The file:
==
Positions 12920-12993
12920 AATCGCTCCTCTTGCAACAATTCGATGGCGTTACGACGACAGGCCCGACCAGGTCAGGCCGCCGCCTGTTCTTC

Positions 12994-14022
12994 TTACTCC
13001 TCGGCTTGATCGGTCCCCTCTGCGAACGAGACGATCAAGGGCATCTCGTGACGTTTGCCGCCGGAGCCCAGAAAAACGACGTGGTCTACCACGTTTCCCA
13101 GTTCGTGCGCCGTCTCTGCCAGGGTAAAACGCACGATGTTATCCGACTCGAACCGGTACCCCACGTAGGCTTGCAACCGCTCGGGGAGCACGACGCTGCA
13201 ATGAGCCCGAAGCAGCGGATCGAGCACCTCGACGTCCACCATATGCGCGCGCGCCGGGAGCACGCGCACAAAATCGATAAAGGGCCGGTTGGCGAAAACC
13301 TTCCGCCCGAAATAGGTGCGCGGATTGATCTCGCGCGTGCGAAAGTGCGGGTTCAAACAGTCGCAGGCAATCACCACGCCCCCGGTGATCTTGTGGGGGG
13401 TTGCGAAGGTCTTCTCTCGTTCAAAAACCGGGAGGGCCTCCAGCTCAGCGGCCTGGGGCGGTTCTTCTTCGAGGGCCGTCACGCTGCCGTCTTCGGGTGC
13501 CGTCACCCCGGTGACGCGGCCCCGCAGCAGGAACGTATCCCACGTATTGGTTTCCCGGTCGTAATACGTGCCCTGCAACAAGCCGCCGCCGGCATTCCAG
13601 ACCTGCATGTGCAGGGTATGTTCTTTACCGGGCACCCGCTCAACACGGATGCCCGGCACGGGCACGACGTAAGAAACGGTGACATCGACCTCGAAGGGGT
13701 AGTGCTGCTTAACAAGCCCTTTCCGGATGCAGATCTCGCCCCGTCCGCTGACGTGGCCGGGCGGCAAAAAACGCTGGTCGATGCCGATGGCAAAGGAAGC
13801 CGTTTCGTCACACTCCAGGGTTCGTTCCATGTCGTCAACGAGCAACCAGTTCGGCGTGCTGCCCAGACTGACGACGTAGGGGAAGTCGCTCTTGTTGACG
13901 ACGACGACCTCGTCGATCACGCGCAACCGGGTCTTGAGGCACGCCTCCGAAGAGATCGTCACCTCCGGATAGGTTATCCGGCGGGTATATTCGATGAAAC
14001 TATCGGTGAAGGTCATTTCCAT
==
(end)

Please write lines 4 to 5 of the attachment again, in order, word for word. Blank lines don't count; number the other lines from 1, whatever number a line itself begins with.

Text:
12994 TTACTCC
13001 TCGGCTTGATCGGTCCCCTCTGCGAACGAGACGATCAAGGGCATCTCGTGACGTTTGCCGCCGGAGCCCAGAAAAACGACGTGGTCTACCACGTTTCCCA